Debt settlement is a process in which you negotiate with a creditor to resolve your debt for less than what you owe. You could attempt the negotiation on your own or pay a third party, a debt settlement firm, to negotiate for you.
Either way, a settled debt appears on your credit report as a settled payment. Unfortunately, settled payments are negative marks on your credit report that may hurt your credit score. Also, there’s no guarantee that your attempt at a debt settlement will work.
To get to the point of negotiation, you have to stop paying your debts, which means you could end up as the target of a lawsuit. For example, suppose the collections agency sues you, and the judgment is against you. In that case, there's no longer an incentive for the collector to continue negotiating because they have the option to garnish your wages and banking accounts.
Depending on your debt accounts, a debt settlement might require you, or the hired agency, to negotiate with multiple creditors — and only some of those negotiations may be successful. A study by the American Fair Credit Council found that only 43% of their clients’ accounts were settled within 36 months of the settlement process. That means that the process could take more than three years for most people to know if it worked.
Another available option is to write and submit a goodwill deletion letter to the creditor. A goodwill deletion letter is a document that asks a creditor to forgive a debt and remove the bad mark from your credit record. Reasons sometimes used in the letter are that you faced an unforeseen hardship, which is a rare exception since you have a history of paying bills on time under normal circumstances.
The only negative about this method is you are entirely at the mercy of the creditor. The creditor is not under any obligation to grant your request for forgiveness. Still, it’s a small tradeoff. Writing a letter is easy, so it doesn’t hurt to try.
If the debt is accurate and you can pay it off, try writing a pay for delete letter. In that letter, you would ask Wakefield & Associates to remove the negative mark on your credit report in exchange for paying off the debt.
If you don’t believe you owe the money that’s being sought, you have the right to dispute the debt collection. However, there’s a time limit to take this course of action. If you don’t submit a written dispute within 30 days, the debt collector will assume the debt is valid. Once you begin a debt dispute, the collector must cease all attempts to collect from you until it provides you with a debt validation, the required verification of your debt.
This issue happens more often than you might expect. For example, in 2020, about 82,700 people filed debt-collection complaints, and 49% of them said they were being asked to pay money they didn’t owe. That’s roughly 40,500 people who could have paid a debt they did not owe.
Additionally, 20% of complaints were about the debt’s written notification. The complaints were that the wording was vague and lacked sufficient information. Also, 10% of complaints said collectors threatened to take negative or legal action. Finally, some people complained the collectors made false statements regarding the amount owed and falsely impersonated attorneys or law enforcement. Both of these collection tactics violate the FDCPA.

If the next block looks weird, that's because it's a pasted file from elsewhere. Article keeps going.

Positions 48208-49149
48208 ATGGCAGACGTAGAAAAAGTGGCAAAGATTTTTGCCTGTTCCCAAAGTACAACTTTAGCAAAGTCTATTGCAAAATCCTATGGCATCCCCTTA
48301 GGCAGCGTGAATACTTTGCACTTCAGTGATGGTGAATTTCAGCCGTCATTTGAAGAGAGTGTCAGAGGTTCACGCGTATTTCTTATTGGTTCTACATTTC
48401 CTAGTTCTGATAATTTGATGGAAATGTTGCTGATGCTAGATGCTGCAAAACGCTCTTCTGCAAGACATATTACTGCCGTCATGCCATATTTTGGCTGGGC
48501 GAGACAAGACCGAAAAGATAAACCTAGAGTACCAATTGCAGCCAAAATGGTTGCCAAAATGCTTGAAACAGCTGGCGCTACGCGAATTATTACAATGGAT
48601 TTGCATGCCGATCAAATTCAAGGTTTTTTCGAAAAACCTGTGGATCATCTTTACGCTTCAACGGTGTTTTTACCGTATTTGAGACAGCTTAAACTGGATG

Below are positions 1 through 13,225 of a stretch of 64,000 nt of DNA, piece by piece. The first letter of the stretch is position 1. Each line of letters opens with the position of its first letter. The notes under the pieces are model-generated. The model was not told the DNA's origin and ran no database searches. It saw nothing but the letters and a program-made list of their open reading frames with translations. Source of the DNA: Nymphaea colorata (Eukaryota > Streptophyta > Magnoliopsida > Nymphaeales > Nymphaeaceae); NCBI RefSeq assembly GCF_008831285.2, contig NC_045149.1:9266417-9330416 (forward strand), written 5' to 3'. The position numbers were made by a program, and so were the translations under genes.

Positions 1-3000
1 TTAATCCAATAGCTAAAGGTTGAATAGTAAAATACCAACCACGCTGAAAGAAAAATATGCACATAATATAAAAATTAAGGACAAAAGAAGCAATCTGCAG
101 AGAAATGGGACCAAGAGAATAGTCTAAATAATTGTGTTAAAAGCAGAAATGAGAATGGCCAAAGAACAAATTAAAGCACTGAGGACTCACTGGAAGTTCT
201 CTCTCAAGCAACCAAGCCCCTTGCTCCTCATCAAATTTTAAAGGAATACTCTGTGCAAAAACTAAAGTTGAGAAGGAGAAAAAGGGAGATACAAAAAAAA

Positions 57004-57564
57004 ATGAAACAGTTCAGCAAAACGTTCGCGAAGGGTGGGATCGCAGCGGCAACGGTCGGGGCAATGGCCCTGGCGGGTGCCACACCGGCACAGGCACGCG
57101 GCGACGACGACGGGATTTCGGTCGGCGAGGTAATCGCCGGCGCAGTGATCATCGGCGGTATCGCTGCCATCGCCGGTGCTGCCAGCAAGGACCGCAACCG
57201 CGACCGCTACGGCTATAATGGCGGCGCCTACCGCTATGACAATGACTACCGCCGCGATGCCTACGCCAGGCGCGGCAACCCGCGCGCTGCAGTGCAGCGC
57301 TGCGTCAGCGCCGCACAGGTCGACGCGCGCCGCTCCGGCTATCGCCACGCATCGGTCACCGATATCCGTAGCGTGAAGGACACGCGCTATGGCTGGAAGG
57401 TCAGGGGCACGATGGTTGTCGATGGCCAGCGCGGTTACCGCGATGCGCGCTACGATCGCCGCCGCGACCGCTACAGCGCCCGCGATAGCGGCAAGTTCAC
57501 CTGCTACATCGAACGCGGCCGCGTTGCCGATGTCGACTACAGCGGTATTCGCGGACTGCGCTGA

Filing a complaint about illegal collection tactics won't make your debt go away. But disputing the debt itself might if you can prove it isn't yours. Billing mix-ups happen. Mistakes such as double-billing and switched identification or account numbers lead to people being asked to pay money they don't owe. Fraud is also a problem and might require contacting a law firm if you have been a victim. So for cases like these, filing a dispute is both an option and a very good idea.
A credit repair company is a firm you could hire to try and remove negative items from your credit report. They can focus their efforts on the credit reporting agencies or the companies that filed the mark on the report.
Credit repair companies used a tactic called “jamming.” The company sends a large volume of letters repeatedly disputing the same item. The notion for this approach is that the collector will fail to respond to one of the letters within the 30 days legally required under the Fair Credit Reporting Act (FCRA), leading to the collection account being deleted.
Usually, credit repair companies make their money by billing you whenever an account is deleted. Some may attempt to charge you a flat monthly fee. Be aware, however, that this is against the law. The Credit Repair Organizations Act stipulates that credit repair companies can’t ask for or take payment until they have delivered the services they have agreed to.
Although some offer a free consultation, paying a company for credit repair services should be a last resort. That's because, with the correct information, you can do many of the same tactics the company would do on your own behalf.